MLB Opening Day: Looking back at 100 years of baseball history
To get a sense of the historic arc Major League Baseball has taken over just the past 100 years, hop on our time machine and review some of its key news and developments at 10-year intervals, beginning in 1912.
AL MVP: Robin Yount (Milwaukee Brewers), SS
World Series: St. Louis Cardinals defeat the Milwaukee Brewers, 4-3.
If there were a record for the best attendance on a cold day, fans of the Cleveland Indians may have set it on April 10, when 63,443 showed up an Opening Day game at Municipal Stadium. Game time temperature was 38 degrees F., but the wind show made it seem like 17 degrees.
Rickey Henderson shattered Lou Brock’s stolen base record, set in 1974 with 118, with 130 steals. Oakland manager Billy Martin called Henderson the most exciting player since his former Yankee teammate Mickey Mantle. The A’s “Man of Steal” set the record at age 23, but went on to play 21 more seasons, also overtaking Brock’s record for career steals with 1,406 compared with Brock’s total of 938.
For the first time, the All-Star Game was played outside the United States, at Olympic Stadium in Montreal. Four Expos were in the National League starting lineup: outfielders Tim Raines and Andre Dawson, catcher Gary Carter, and pitcher Steve Rogers. The National League won, 4-1. The only other All-Star Game played in Canada occurred in Toronto in 1991.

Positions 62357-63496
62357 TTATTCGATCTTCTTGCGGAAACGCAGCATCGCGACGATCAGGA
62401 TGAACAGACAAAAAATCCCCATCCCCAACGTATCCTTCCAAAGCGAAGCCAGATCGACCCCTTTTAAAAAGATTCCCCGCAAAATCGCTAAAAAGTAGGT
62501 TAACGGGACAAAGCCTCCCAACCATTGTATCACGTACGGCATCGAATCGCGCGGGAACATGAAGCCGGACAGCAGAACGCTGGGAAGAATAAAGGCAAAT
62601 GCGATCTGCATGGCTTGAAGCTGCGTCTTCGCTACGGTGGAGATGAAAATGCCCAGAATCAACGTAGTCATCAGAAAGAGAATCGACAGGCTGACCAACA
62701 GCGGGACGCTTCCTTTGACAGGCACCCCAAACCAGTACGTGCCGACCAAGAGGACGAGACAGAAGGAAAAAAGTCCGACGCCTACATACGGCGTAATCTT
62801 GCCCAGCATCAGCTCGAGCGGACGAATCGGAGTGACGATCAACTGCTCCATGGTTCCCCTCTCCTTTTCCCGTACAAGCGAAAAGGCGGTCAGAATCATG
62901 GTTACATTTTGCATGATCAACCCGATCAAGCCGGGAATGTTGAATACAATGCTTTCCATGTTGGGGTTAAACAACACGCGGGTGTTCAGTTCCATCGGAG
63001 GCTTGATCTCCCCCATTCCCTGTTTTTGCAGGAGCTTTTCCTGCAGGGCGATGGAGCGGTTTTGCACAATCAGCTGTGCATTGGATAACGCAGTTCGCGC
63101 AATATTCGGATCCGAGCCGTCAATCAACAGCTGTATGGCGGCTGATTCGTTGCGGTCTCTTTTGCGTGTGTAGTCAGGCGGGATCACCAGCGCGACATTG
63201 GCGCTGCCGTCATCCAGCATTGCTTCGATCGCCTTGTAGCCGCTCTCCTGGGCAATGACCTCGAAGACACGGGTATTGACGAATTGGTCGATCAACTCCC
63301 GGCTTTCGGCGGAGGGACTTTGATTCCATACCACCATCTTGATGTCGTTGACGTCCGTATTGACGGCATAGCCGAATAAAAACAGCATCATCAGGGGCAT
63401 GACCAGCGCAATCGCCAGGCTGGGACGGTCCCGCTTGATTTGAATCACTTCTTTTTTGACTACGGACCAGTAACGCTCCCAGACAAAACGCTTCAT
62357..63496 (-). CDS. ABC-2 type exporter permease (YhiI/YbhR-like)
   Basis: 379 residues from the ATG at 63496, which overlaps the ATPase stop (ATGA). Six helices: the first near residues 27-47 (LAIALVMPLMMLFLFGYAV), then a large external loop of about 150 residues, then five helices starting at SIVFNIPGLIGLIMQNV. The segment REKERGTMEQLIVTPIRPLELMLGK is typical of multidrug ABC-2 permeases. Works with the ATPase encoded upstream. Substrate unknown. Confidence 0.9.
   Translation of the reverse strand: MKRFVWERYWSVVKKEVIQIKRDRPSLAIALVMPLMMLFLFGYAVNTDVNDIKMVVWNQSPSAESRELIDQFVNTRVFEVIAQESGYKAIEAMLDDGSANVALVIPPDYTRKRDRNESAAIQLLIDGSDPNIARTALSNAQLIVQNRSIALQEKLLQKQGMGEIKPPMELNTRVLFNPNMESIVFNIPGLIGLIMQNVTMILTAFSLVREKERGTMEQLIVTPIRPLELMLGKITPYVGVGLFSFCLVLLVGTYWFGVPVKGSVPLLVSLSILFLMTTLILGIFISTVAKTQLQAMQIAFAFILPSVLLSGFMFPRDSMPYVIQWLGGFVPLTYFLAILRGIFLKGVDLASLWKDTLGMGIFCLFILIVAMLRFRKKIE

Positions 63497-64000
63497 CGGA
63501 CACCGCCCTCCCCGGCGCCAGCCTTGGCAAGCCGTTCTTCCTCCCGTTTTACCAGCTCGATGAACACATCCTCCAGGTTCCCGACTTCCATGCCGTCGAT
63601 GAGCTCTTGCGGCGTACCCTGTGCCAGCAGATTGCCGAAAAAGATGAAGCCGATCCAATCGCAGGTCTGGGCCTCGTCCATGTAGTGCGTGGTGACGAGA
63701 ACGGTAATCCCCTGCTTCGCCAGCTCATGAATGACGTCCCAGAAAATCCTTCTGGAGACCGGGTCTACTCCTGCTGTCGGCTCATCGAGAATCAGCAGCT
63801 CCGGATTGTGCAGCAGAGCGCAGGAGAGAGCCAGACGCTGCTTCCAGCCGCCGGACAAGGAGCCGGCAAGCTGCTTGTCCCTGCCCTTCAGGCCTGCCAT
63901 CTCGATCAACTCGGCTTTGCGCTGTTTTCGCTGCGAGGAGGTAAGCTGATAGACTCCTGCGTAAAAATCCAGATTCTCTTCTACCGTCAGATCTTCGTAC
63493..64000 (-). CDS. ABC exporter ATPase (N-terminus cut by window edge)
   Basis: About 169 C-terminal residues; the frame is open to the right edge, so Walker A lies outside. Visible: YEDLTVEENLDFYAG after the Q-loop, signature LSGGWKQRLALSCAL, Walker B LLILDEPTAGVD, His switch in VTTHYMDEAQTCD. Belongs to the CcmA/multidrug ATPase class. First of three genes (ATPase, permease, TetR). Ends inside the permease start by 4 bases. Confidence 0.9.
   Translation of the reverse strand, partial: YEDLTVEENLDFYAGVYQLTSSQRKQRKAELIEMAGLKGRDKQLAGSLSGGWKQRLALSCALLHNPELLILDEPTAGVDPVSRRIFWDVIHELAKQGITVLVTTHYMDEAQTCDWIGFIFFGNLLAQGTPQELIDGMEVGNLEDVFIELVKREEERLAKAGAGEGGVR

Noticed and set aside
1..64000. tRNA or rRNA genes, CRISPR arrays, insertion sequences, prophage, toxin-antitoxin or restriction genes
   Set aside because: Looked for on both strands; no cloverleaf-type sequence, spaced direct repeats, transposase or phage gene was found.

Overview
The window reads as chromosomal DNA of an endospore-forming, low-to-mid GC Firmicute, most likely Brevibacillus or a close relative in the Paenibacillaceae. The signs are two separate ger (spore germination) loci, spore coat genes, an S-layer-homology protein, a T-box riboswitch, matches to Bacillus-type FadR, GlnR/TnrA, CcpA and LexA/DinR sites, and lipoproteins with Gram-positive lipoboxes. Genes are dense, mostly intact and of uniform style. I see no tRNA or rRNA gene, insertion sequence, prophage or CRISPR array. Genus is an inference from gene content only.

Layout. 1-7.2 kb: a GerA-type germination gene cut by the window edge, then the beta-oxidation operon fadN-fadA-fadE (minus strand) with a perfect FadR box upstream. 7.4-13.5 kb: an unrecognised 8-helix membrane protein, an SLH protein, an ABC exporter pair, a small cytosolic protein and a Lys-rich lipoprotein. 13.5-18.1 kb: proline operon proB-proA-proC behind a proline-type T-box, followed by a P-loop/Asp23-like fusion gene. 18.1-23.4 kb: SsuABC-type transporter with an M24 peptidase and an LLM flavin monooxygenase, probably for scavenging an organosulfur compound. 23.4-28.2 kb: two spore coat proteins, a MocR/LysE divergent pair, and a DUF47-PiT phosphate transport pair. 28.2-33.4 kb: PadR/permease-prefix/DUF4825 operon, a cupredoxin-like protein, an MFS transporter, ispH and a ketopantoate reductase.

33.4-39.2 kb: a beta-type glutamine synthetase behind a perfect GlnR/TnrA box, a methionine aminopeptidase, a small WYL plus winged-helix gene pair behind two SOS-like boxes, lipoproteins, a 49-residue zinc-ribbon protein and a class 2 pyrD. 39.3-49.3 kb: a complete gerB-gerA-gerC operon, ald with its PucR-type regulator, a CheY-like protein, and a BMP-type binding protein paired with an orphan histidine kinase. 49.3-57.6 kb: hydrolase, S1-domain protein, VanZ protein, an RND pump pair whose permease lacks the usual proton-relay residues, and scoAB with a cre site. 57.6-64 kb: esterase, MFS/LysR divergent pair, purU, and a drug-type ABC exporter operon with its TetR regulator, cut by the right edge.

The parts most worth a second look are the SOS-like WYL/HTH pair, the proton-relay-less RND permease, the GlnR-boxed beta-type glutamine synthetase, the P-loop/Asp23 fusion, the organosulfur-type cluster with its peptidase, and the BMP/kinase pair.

Making it another noteworthy season for Canada, Chicago Cubs pitcher Ferguson Jenkins, the first and only Canadian ever elected to the Baseball Hall of Fame, reached 3,000 career strikeouts. In 2010, he was honored with his own Canadian postage stamp.
Pitcher Gaylord Perry, who had long been suspected of throwing illegal spitballs, was for the first time ejected from a game after being caught with a “foreign substance” on the ball (spitballs were outlawed in 1920). Despite the cloud that hung over Perry’s pitching practices, he managed to make the Hall of Fame in 1991 and reached the 300-win milestone in 1982 with the Seattle Mariners.
On Aug. 4, outfielder Joel Youngblood became the only player in major league history to play on two different teams on the same day and get hits off a pair of future Hall of Fame pitchers. As a New York Met in the afternoon, he singled off the Cubs’ Ferguson Jenkins at Wrigley Field. Before the game was over he was traded to Montreal. Youngblood joined the Expos that night in Philadelphia, where he collected a hit off Steve Carlton.
The Cincinnati Reds went from having the best record in baseball in 1981 to being the game’s second worst team in 1982, when they finished 28 games behind the Atlanta Braves in the National League’s Western Division. It was the team’s first last-place finish since the 1930s. Perhaps the Reds were still in a funk over what happened in 1981, when they didn’t even make the playoffs despite having the league’s best overall record. That’s because they didn’t win their division in either half of a split season-format, created when a players strike interrupted play in mid-season.
Atlanta slugger Dale Murphy won the first of two straight National League MVP honors. Oddly, however, he never has been elected to the Hall of Fame, making him the only multiple MVP winner in either league besides Roger Maris never enshrined.
Milwaukee won its first World Series since 1957, and the only one as an American League team playing in the so-called Suds Series against St. Louis, matching cities associated with the beer industry.